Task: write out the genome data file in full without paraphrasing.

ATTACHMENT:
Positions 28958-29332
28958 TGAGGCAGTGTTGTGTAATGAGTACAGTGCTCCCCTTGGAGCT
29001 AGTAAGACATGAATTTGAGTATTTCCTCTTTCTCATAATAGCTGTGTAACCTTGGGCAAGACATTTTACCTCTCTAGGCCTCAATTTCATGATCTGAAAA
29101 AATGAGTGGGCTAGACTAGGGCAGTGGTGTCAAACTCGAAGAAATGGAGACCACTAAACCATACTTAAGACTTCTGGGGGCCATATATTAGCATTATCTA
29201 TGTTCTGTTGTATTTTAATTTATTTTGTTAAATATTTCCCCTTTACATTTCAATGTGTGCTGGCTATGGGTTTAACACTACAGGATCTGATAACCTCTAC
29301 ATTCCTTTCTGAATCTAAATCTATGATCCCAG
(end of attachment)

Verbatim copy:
Positions 28958-29332
28958 TGAGGCAGTGTTGTGTAATGAGTACAGTGCTCCCCTTGGAGCT
29001 AGTAAGACATGAATTTGAGTATTTCCTCTTTCTCATAATAGCTGTGTAACCTTGGGCAAGACATTTTACCTCTCTAGGCCTCAATTTCATGATCTGAAAA
29101 AATGAGTGGGCTAGACTAGGGCAGTGGTGTCAAACTCGAAGAAATGGAGACCACTAAACCATACTTAAGACTTCTGGGGGCCATATATTAGCATTATCTA
29201 TGTTCTGTTGTATTTTAATTTATTTTGTTAAATATTTCCCCTTTACATTTCAATGTGTGCTGGCTATGGGTTTAACACTACAGGATCTGATAACCTCTAC
29301 ATTCCTTTCTGAATCTAAATCTATGATCCCAG